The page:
All of Scripture is written to reveal and introduce to us the beauty and wonder of Jesus. That’s it. Yes, it’s written to provide us with instruction and edification. It’s written to explain why we’re here, what our problem is, and how to resolve that problem (that would be called the gospel). But, at the deepest and most basic level, the reason for Scripture is to reveal the Son. And in revealing Him, it allows us to come close and get to know Him. As we look at Him, through the lens of Scripture, we can’t help but be impacted (and astounded, really) by His story.
No other has demonstrated such love, such compassion, such humility, such care for you.
How can that be boring?
I encourage you to allow the wonder and beauty of who He is to stir your affections and to fill your mind with reflection as you walk with Him through His Word. When you catch yourself drifting off, or staring into space with a zombie-like deadness, ask Him. Invite Him, by His Spirit, to open your heart to receive from His Word what He knows you need to hear and understand. Ask Him. I dare you.
And before I go, I’m compelled to give you a brief update, since it’s been so terribly long since I’ve posted. Please forgive me for that.
We are still here, still in isolation and waiting, still viewing this season as an assignment from the Father—one we never anticipated. We still solidly stand on the truth that:
“The Rock, his work is perfect, for all his ways are justice. A God of faithfulness and without iniquity, just and upright is he” (Deuteronomy 32:4).
Life has been full these months, too much to convey in this one post, but I’ve only been silent here because my schedule limits the amount of time I can devote to blog-writing (and perhaps in a future post I’ll share more about where my writing time is going these days).
For those of you who are still our steadfast prayer warriors, I do apologize that I’ve not updated you in awhile. I am grateful for you—even when you don’t hear from me. Truly grateful.
If you’re a new reader here, and not aware, my husband has a rare neurological disease that caused spinal cord damage that left him crippled and experiencing daily debilitating pain. You can read the post I wrote about that (early in the journey) by clicking here.
My husband had another strange looking area appear on his leg which was biopsied in December. The pathology report indicates that he’s now dealing with an additional disease—although there is no exact diagnosis yet. His neurologist set up a series of tests, another spinal cord MRI, and an appointment with another specialist to try to determine what is going on in his body.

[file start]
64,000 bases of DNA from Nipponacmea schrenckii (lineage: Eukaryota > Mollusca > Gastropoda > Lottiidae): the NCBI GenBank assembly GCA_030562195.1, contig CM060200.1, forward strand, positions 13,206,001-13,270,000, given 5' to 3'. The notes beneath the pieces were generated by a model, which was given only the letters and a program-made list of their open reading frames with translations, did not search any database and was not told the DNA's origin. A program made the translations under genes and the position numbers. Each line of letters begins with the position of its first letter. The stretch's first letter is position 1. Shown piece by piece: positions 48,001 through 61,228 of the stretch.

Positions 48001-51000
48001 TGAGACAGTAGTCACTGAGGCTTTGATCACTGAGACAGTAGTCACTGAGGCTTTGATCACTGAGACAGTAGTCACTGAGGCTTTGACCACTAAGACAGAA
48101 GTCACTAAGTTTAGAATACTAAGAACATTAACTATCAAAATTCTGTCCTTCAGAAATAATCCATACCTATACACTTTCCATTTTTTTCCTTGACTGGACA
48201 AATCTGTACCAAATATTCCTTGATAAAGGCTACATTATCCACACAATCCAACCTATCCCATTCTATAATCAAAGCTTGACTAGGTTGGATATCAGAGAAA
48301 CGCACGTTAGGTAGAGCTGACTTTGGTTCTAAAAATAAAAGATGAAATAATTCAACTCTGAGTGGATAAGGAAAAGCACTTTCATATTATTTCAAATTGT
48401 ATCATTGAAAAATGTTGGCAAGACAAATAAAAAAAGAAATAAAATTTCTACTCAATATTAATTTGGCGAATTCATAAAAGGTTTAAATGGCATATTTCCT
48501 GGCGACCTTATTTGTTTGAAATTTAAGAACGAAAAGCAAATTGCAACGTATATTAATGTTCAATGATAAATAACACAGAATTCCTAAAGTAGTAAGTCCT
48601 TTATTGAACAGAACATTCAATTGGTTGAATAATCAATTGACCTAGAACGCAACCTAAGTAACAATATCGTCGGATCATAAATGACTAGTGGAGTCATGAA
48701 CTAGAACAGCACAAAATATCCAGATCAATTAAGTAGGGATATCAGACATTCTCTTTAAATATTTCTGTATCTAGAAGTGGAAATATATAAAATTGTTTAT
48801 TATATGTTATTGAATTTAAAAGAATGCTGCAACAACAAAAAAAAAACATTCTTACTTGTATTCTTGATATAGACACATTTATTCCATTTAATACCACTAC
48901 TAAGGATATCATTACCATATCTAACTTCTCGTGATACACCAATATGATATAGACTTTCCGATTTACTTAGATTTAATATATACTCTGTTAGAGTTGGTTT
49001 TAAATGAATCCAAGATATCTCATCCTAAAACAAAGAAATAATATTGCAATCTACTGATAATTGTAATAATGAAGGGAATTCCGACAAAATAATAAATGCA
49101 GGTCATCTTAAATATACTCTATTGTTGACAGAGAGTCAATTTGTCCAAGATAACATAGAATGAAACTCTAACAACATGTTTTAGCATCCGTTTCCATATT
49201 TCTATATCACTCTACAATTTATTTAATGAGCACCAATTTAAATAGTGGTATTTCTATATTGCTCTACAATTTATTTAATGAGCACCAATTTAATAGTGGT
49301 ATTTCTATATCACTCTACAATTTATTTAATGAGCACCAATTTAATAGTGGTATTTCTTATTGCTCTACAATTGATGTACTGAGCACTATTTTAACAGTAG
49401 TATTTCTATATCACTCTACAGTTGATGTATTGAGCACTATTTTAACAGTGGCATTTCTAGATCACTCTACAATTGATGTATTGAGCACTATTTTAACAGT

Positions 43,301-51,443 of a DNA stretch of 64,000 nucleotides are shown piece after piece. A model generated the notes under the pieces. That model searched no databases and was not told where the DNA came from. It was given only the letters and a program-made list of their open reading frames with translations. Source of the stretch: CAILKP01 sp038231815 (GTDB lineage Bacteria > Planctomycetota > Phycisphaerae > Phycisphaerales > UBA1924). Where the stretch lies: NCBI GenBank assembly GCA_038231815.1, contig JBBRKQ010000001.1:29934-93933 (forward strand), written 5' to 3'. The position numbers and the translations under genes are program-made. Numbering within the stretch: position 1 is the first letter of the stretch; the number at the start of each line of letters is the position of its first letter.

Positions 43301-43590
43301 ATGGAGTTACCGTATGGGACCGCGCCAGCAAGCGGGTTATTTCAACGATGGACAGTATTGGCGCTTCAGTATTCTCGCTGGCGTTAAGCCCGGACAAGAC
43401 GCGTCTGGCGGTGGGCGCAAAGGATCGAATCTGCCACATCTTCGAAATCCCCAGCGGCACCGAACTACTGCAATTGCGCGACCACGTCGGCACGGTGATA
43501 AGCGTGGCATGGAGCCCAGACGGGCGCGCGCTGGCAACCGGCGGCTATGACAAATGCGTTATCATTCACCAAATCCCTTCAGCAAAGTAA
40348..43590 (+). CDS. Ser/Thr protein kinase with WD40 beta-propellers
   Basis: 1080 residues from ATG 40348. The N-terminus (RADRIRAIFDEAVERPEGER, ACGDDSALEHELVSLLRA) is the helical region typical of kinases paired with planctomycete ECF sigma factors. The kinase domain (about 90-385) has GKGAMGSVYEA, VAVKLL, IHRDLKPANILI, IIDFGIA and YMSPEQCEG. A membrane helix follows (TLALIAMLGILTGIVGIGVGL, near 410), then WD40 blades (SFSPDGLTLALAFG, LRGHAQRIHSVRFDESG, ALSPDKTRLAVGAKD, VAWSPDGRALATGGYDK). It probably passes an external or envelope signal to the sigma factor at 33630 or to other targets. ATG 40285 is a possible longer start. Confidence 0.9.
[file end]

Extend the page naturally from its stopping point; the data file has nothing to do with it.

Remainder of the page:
Although he is in constant pain from scar tissue on his spinal cord, he still begins each day by shepherding me in the Word and prayer. He leads me, as together we lay out enormous requests before the Father. Time spent in the Word with him is never boring. And I do not take that for granted.
It is puzzling to me how differently our life has turned out: the extreme limitations and isolation we experience, the significant loss of many dreams and personal joys, the crippling of my strong, athletic man—and the fact that I know Jesus could heal him, but has some purpose in not providing that.
Even with his pain though, every day, I have the benefit of receiving his insight and knowledge through years of studying the Word. Every day, I’m privileged to witness his faithful devotion to His Savior. Every day, I see him push beyond the pain to seek to honor our heavenly Father. His prayers are saturated with Scripture, and he focuses on each person we pray for with a purity of heart that inspires me.
Others left in a debilitated condition like his might be resentful or bitter. Not my husband. He reiterates the truth of the Word often, stating that every good gift comes from the “Father of lights” (James 1:17). I am most privileged to serve as his caregiver.
We leave for his appointments in Dallas the last day of this month, and would be most grateful for your prayers for that medical trip.
Hopefully, I’ll be able to post more regularly soon, I’ve missed all of you. May you find much joy in meeting with our Savior through His precious Word this day.